If yours was shaken over the past few weeks and the first game of the Dale Hunter Era did nothing to assuage that feeling, perhaps you'll be able to point to Thursday night as when that started to turn around. The result? Undesirable. The execution? Imperfect. But the overall effort? Encouraging.
Granted, it can certainly be argued - convincingly at that - that these Capitals are at a point where "moral victories" aren't enough. But at the same time, as flashes of what might be become more frequent glimpses, there's reason to believe that the ship has been righted and that good things might be just around the corner. And right now, we've got no choice but to wait for them.
Ten more notes on the game:
- The Caps had a better forecheck against the Penguins than they did against the Blues. Why? Because they were able to break out of their own zone better than on Tuesday night (though they certainly still need work in that aspect of the game). The result is that instead of going for line changes as soon as the puck comes to neutral, forwards could dump the puck in, chase it down and hammer Pittsburgh blueliners. Forechecking often starts in the defensive zone, and comparing these last two games provides some good examples of that... and reason for optimism.
- Hunter and Jim Johnson's defensive system - which is more of a man-to-man scheme than the zone-based style they've been playing - is "going to take months to perfect." Is Dmitry Orlov going to be here when it does? Not if he doesn't learn fast from his mistakes, as his failure to pick up his man (Craig Adams) led to a tap-in for Pittsburgh's first goal after Jeff Schultz was unable to cut off a cross-crease pass.
- If you were wondering whether there'd be any retribution for Aaron Asham's shenanigans after his fight with Jay Beagle the last time these teams met, John Erskine answered that question in a big way right after that Penguins' goal. Mike Vogel put it best: "Erskine schooled Asham, dropped him. Then went to box sans histrionics, schooling him again." As an encore, the burly Caps blueliner pick-pocketed and then blew up Evgeni Malkin in the corner.
- The Caps' best shift of the first period came when the trio of Alex Ovechkin, Nicklas Backstrom and Mike Knuble was briefly reunited (who could've seen that coming?). C'mon, Dale. You know you want to do it. Just keep 'em together. (On the night, Troy Brouwer skated 7.1 minutes with Backstrom at even-strength while Knuble got 6.1.)
- One thing that Coach Huntsy is apparently going to emphasize more than his predecessor is line-matching. Thursday night, that meant Jason Chimera, Brooks Laich and Joel Ward getting all the Sidney Crosby they could handle. If they played Sid's line even, it would have to be considered a big win for the Caps, especially given how red hot Crosby has been. Well, they held The Kid off the scoreboard and Jason Chimera's (almost literally) unbelievable 2011-12 season continued as he scored the Caps' only goal on a great individual effort. Strong effort from Meat & Potatoes.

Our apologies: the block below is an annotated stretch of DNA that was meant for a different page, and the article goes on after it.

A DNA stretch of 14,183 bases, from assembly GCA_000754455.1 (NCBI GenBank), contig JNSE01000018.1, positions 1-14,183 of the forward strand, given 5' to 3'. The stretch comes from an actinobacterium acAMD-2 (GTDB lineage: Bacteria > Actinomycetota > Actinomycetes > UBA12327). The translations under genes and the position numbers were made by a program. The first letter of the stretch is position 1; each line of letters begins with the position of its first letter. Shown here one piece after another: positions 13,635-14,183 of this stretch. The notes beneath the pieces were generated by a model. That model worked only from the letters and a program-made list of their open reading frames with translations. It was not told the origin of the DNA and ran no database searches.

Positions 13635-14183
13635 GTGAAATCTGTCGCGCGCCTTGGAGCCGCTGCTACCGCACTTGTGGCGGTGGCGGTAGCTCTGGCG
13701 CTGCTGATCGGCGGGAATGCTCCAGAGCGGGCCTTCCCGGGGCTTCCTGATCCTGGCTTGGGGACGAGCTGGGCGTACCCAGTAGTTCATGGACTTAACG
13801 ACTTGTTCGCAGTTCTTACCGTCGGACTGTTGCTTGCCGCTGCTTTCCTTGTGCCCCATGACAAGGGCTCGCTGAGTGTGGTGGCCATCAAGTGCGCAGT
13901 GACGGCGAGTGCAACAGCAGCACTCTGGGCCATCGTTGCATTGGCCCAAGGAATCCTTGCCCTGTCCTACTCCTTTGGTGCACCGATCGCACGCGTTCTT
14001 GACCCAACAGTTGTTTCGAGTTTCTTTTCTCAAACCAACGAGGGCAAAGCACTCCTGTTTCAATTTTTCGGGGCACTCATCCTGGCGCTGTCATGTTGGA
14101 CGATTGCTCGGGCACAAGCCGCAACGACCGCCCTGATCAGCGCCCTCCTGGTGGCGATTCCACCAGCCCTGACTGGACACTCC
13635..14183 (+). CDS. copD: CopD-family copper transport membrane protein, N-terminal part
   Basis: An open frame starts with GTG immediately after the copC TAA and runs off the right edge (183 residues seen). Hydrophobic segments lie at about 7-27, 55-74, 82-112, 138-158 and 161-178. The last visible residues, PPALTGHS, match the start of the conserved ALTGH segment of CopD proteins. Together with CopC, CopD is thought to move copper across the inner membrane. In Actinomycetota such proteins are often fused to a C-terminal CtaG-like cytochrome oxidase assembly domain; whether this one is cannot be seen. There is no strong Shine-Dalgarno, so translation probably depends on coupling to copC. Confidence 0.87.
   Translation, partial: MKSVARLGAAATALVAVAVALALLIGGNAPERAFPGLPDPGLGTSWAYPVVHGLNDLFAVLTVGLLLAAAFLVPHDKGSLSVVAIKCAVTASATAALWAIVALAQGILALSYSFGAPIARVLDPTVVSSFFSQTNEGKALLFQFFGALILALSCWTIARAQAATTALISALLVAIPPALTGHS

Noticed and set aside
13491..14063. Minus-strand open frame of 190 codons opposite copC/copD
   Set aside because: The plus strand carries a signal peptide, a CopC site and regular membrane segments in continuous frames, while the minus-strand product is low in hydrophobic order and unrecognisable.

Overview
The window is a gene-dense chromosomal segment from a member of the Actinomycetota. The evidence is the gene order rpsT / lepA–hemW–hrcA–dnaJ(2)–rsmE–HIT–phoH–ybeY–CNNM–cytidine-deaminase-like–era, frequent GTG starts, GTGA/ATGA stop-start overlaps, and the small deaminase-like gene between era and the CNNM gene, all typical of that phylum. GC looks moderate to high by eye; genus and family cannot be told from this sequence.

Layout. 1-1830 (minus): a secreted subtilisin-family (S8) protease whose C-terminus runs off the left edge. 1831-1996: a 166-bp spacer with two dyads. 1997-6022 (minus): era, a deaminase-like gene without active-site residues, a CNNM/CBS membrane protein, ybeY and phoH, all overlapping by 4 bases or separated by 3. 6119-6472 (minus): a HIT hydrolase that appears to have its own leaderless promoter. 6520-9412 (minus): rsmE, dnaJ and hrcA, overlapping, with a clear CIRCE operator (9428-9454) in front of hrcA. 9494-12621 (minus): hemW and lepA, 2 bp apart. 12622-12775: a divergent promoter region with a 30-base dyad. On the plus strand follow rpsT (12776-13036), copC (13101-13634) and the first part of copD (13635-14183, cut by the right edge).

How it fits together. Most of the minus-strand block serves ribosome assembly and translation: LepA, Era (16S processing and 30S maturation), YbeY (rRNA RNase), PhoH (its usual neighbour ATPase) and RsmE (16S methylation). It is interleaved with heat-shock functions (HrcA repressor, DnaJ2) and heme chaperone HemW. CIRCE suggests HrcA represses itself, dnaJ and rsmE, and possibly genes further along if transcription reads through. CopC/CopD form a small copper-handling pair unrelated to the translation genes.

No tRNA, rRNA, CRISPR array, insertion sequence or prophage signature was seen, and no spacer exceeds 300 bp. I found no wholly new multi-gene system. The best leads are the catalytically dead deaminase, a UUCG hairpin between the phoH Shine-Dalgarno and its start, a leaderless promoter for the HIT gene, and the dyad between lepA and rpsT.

- The Pens' second goal was a trifecta of crappy play, from Marcus Johansson getting out-muscled on the puck by Chris Kunitz followed by Erskine falling down and culminating with Tomas Vokoun allowing a fluttering puck to squeeze in between his arm and body. Gotta have that one, Vokes.
- Back to Backstrom, who positively owned the dot, winning 14 of his 16 faceoffs on the night. Overall, the Caps won 69% of the game's draws. And while that number doesn't necessarily indicate "effort" any more than the 43-28 advantage the Caps had in hits, the two stats do tell you something about the game.
- The last time the Caps consistently backchecked as hard as they did Thursday night, Hunter was probably one of the guys doing the hustling. And it wasn't just a few forwards coming back hard, it was all of them. So there's that.
- Shots on goal have been a bit of a concern so far, with the Caps being out-shot 35-17 on the night (and 10-2 in the third period) and now 65-36 in the last two games. Of course, shots in goal are a bigger problem.
- Finally, it's impossible to argue with healthy-scratching a guy who says he'd "think twice" about hitting an opposing player, even if he hasn't been playing poorly (which Roman Hamrlik has). Anyone else have anything similar to say? No?
The power-play still stinks (just one shot on goal in four minutes). They're giving up too many shots and not getting nearly enough. They pretty much spent the last two minutes of a one-goal game unable to get the puck out of their own zone.
And yet, if not for a soft goal-against (or one defensive breakdown), Dale Hunter might have had his first NHL win. But that's coming. Soon. Have faith.